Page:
WASHINGTON (Reuters) - The United States and Saudi Arabia have had a mutually dependent relationship for seven decades based on a central bargain: the kingdom would pump oil and the superpower would provide security.
The interests that bind, and sometimes divide, the two range from the price of oil and containing Iran, to counter-terrorism, the wars in Syria and Yemen, Saudi investment in the United States and efforts to resolve the Israeli-Palestinian conflict.
Relations have been strained by the Oct. 2 disappearance of Saudi journalist and Washington Post contributor Jamal Khashoggi when he visited the Saudi consulate in Istanbul. Turkey believes he was murdered and his body removed. Saudi Arabia has denied that but, according to published reports, may be considering describing the incident as an attempted rendition gone wrong.
Below are descriptions of the leverage each side has and the risks of exercising it.
As the world’s largest oil exporter, Saudi Arabia has some ability to flood the market to depress oil prices or to curb supply and raise them.
The kingdom generally seeks a sweet spot to maximize current oil revenues without endangering future earnings, which could happen if prices rose so high that they chilled demand or encouraged development of alternatives.
Saudi Arabia needs oil revenue to fund state expenses and its Public Investment Fund, a sovereign wealth fund slated to play a leading role in its drive to develop non-oil industries.
On Sunday, the Saudi Press Agency (SPA) quoted an unnamed Saudi official making a veiled threat to respond to pressure by tinkering with oil supplies.
With the boom in production of U.S. shale oil, the United States is less dependent on imported oil.
However, a Saudi decision to shrink global oil supplies and raise prices could hurt U.S. President Donald Trump by slowing economic growth and denting his 2020 re-election prospects.
It could also undercut the U.S. effort to shrink Iran’s oil revenues, part of a wider U.S. strategy of forcing Tehran to curb its nuclear and missile programs as well as its support for proxies in Yemen, Syria, Lebanon and Iraq. High oil prices would raise Iran’s revenues just as Washington wants to reduce them.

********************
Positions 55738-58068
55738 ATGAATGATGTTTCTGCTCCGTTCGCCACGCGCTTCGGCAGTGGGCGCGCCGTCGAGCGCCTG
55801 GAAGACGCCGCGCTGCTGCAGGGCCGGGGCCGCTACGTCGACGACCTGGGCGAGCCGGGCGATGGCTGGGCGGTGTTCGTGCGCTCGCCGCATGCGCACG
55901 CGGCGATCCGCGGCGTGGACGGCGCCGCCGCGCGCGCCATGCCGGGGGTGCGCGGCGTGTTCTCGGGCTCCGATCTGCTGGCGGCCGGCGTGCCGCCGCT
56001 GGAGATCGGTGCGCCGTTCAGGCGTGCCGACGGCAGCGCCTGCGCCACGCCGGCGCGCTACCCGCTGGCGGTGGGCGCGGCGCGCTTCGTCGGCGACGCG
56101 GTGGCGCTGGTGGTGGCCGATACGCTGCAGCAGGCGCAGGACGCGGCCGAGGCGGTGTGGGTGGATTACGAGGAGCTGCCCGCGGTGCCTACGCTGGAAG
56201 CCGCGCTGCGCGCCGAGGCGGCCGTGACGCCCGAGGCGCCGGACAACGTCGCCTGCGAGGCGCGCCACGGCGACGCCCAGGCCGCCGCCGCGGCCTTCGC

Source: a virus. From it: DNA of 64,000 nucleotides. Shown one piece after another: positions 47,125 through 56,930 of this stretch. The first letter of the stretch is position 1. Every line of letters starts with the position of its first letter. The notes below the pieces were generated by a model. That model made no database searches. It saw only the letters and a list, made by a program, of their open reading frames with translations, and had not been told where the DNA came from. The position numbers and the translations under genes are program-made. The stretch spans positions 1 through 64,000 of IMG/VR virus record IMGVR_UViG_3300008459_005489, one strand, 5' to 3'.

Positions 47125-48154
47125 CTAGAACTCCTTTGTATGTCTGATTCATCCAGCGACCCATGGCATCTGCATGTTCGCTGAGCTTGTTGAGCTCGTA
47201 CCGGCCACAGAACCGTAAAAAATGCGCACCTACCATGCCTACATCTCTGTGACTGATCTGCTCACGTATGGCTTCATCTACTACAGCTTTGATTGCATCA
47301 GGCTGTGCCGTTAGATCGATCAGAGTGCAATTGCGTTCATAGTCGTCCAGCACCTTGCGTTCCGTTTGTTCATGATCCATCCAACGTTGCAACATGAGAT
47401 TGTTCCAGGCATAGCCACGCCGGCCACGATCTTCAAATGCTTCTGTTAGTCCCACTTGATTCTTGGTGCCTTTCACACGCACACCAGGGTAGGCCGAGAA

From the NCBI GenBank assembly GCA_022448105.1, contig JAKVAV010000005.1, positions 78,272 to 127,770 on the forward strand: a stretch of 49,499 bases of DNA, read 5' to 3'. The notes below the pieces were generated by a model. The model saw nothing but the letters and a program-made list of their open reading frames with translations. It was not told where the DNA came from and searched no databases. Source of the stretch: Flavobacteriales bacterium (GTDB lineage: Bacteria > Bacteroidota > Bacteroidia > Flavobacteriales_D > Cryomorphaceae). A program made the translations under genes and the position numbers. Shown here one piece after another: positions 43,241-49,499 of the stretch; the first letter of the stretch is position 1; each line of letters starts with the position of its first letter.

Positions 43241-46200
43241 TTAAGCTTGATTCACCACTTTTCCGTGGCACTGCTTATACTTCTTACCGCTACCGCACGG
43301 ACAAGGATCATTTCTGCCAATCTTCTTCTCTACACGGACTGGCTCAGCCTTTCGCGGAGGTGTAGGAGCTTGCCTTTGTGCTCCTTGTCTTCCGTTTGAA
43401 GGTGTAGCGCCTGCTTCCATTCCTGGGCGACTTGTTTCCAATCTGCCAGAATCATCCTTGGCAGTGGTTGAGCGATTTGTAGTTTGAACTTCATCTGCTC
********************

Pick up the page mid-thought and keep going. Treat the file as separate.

Trump called Saudi King Salman on Sept. 29 to discuss efforts to maintain supplies to ensure oil market stability and global economic growth, Saudi state news agency SPA reported.
Trump has sent mixed signals on whether he wishes to punish Saudi Arabia for Khashoggi’s disappearance.
While Trump on Saturday promised “severe punishment” for Saudi Arabia if Khashoggi was killed in the consulate, he has stressed his reluctance to halt U.S. arms sales, saying this would cost U.S. jobs and benefit Russian and Chinese companies.
Arms expert William Hartung of the Center for International Policy, a U.S. research and advocacy group, argued the installed base of U.S. aircraft and other military systems in Saudi Arabia made it unlikely Russia or China could supplant U.S. dealers.
The U.S. Congress could act on its own to stop arms sales.
“I’m going to sanction the hell out of Saudi Arabia,” Sen. Lindsey Graham told Fox News, adding in a separate interview with Fox News Radio, “I would suspend arms sales as long as he (Saudi Crown Prince Mohammed bin Salman) is in charge.”
However, Congress is on recess until Nov. 13 and lawmakers’ outrage could wane before they return.
U.S. lawmakers have grown uneasy with a Saudi-led coalition’s war in Yemen because of civilian casualties. The Khashoggi case could accentuate calls in Congress to limit U.S. support for the coalition.
The U.S. military refuels jets for the coalition carrying out strikes against the Iranian-backed Houthi rebels and also engages in limited intelligence sharing.
A small number of U.S. special forces are on the Saudi border with Yemen to help the kingdom defend against missiles fired by the Houthis into Saudi Arabia.
Yemen is just one theater where Sunni Gulf states such as Saudi Arabia are vying for regional supremacy with Shi’ite Iran.
The United States and Saudi Arabia both wish to contain Iran, and Washington depends on Riyadh to serve as a bulwark against Iranian influence, notably in Syria and Lebanon.
Trump’s senior adviser and son-in-law Jared Kushner hopes to strike a peace agreement between Israel and the Palestinians but securing Saudi backing is crucial.
Saudi Arabia has told Arab allies it will not endorse any plan that fails to address Jerusalem’s status or refugees’ right of return, easing concerns the kingdom might back a nascent U.S. deal which aligns with Israel on key issues.
There are doubts Trump can secure an agreement after his decision to recognize Jerusalem as Israel’s capital in December and to move the U.S. Embassy there in May.
If Saudi Arabia withheld support for whatever plan emerges, this would probably doom Trump’s effort.
U.S. officials faulted Saudi Arabia for a slow response to al Qaeda after the Sept. 11 2001 attacks on the United States, but much changed after bombers hit targets in Riyadh in 2003, prompting a joint campaign that drove al Qaeda from the kingdom.
U.S. officials now regard Saudi cooperation on counter-terrorism as invaluable given the human intelligence Saudi operatives provide by exploiting an unrivalled network of tribal and family connections to infiltrate militant strongholds.
Tipoffs from Riyadh helped foil a planned suicide bomb attack on a plane over Detroit in 2009 and revealed a bomb disguised as a printer cartridge loaded in Dubai onto a plane bound for Chicago in October 2010.
Because such cooperation is in both nations’ interest, it is unlikely Washington would jeopardize it by an unduly harsh reaction to Khashoggi’s disappearance.
Reporting By Arshad Mohammed; Additional reporting by Idrees Ali, Yara Bayoumy, Timothy Gardner; Jonathan Landay and Patricia Zengerle; Editing by David Gregorio